Large-scale intramuscular electrode system for chronic electromyography and functional electrical stimulation

Nicole L. Holly, Brady A. Hasse, Katalin M. Gothard, Andrew J. Fuglevand

Research output: Contribution to journalArticlepeer-review


To understand how the central nervous system (CNS) enacts movements, it seems important to monitor the activities of the many muscles involved. Likewise, to restore complex movements to paralyzed limbs with electrical stimulation requires access to most limb muscles. Intramuscular electrodes are needed to obtain isolated recordings or stimulation of individual muscles. As such, we developed and tested the stability of large arrays of implanted intramuscular electrodes. We implanted 58 electrodes in 29 upper limb muscles in each of three macaques. Electrode connectors were protected within a skull-mounted chamber. During surgery, wires were tunneled subcutaneously to target muscles, where gold anchors were crimped onto the leads. The anchors were then deployed with an insertion device. In two monkeys, the chamber was fixed to the skull with a titanium baseplate rather than acrylic cement. In multiple sessions up to 15 wk after surgery, electromyographic (EMG) signals were recorded while monkeys made the same reaching movement. EMG signals were stable, with an average (SD) coefficient of variation across sessions of 0.24 ± 0.15. In addition, at 4, 8, and 16 wk after surgery, forces to incrementing stimulus pulses were measured for each electrode. The threshold current needed to evoke a response at 16 wk was not different from that at 4 wk. Likewise, peak force evoked by 16 mA of current at 16 wk was not different from 4 wk. The stability of this system implies it could be effectively used to monitor and stimulate large numbers of muscles needed to understand the control of natural and evoked movements.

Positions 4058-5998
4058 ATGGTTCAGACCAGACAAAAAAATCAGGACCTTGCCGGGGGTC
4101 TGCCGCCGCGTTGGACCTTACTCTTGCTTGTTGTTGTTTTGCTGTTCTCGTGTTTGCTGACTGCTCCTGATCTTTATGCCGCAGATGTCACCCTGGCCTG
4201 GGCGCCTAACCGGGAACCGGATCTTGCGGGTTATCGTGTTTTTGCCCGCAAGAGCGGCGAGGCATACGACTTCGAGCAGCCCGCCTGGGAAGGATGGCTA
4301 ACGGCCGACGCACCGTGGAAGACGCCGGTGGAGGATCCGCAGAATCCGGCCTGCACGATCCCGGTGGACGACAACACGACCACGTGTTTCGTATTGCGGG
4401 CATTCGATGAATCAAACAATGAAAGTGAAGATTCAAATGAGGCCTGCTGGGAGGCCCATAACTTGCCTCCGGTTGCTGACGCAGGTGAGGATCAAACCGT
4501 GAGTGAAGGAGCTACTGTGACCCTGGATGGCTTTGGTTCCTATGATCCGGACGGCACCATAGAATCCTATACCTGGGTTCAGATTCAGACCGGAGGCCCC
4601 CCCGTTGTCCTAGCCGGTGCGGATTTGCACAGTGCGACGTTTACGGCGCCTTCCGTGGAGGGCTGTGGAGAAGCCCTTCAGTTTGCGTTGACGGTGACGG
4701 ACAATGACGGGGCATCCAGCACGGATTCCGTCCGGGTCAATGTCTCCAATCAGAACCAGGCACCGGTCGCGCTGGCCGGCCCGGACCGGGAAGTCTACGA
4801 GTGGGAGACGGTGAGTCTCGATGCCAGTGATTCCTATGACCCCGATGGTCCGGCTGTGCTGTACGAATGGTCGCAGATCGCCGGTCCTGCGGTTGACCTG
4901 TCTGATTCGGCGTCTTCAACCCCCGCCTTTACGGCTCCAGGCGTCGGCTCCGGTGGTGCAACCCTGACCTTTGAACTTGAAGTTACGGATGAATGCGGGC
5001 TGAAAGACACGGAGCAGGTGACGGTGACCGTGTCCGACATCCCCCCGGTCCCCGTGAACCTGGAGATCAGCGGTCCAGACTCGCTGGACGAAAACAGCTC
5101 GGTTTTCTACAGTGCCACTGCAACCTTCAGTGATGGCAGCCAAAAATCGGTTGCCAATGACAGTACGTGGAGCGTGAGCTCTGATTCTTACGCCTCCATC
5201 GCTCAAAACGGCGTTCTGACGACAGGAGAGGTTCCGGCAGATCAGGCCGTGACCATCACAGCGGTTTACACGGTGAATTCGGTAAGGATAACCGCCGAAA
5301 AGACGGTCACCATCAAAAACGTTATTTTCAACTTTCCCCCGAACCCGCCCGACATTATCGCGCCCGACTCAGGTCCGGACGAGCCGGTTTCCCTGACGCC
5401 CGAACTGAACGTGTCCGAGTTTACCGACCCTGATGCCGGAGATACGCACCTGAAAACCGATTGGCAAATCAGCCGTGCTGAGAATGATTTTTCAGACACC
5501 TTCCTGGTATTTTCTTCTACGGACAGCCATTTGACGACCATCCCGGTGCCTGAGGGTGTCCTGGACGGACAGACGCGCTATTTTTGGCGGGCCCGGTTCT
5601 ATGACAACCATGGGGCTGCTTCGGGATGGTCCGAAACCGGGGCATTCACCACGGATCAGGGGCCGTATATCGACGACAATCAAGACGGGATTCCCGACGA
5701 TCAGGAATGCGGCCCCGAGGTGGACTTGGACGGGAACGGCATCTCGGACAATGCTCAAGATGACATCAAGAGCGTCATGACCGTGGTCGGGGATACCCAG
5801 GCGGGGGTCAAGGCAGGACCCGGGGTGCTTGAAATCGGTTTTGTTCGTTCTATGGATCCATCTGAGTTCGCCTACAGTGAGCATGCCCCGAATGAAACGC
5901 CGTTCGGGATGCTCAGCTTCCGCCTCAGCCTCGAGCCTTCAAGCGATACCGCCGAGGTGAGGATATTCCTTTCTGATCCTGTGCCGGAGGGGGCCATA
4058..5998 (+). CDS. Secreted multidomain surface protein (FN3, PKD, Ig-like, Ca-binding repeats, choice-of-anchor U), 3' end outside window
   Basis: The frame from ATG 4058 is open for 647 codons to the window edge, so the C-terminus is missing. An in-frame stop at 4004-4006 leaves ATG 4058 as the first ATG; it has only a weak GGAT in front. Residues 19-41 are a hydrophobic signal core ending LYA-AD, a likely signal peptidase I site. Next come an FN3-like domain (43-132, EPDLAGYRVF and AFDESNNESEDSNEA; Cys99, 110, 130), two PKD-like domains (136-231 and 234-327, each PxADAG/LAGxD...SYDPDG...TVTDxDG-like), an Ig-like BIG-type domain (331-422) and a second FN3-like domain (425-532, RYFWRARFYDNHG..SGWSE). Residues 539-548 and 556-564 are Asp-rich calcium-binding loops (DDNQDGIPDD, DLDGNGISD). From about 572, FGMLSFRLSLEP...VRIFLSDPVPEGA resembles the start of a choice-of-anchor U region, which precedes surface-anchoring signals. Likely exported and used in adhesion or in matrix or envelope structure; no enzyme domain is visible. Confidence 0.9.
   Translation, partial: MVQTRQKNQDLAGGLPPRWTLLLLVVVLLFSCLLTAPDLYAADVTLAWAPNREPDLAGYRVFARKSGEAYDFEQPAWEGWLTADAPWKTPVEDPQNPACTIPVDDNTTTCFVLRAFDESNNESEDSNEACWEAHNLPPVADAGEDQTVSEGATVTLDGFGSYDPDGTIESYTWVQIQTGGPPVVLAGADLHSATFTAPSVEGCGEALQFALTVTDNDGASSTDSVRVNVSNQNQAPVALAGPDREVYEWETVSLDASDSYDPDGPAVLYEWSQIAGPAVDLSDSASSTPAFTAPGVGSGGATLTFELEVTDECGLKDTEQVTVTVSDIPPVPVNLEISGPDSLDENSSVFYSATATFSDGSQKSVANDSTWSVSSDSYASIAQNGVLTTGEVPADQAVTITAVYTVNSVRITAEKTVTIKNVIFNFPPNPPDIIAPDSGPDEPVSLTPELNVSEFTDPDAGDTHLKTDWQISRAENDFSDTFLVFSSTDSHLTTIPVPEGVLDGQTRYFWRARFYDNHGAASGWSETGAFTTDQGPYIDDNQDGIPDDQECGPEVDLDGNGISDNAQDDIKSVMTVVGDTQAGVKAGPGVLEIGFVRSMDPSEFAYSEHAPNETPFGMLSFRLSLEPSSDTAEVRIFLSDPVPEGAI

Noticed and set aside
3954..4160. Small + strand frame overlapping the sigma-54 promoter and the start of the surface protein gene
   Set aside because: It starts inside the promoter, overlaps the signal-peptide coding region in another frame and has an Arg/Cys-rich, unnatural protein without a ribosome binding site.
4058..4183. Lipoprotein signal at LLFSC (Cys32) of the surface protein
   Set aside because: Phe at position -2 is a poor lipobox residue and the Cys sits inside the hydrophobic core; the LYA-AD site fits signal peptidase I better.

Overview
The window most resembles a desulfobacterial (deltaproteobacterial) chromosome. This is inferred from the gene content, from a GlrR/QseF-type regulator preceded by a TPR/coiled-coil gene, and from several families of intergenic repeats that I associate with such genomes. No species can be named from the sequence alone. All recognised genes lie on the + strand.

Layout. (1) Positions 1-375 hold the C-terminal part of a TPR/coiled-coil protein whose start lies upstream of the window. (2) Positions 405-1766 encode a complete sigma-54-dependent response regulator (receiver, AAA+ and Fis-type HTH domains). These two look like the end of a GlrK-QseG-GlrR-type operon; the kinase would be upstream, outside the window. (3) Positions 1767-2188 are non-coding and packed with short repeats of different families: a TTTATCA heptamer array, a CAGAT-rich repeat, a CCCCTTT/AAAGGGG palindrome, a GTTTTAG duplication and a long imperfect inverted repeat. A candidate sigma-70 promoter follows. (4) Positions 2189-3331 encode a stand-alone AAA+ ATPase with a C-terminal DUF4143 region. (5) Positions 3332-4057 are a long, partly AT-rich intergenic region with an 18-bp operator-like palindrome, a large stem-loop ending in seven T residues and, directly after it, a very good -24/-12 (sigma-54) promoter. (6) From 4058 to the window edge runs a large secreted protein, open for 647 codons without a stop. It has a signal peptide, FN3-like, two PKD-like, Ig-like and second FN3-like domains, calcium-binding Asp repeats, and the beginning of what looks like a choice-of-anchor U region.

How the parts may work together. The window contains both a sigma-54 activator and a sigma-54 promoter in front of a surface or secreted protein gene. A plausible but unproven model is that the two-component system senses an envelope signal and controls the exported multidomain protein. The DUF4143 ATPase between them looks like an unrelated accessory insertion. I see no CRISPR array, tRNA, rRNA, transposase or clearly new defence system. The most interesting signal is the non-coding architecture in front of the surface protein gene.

Original languageEnglish (US)
Pages (from-to)1011-1024
Number of pages14
JournalJournal of neurophysiology
Issue number5
StatePublished - Oct 2022


  • electrodes
  • electromyography
  • functional electrical stimulation
  • stability

ASJC Scopus subject areas

  • General Neuroscience
  • Physiology


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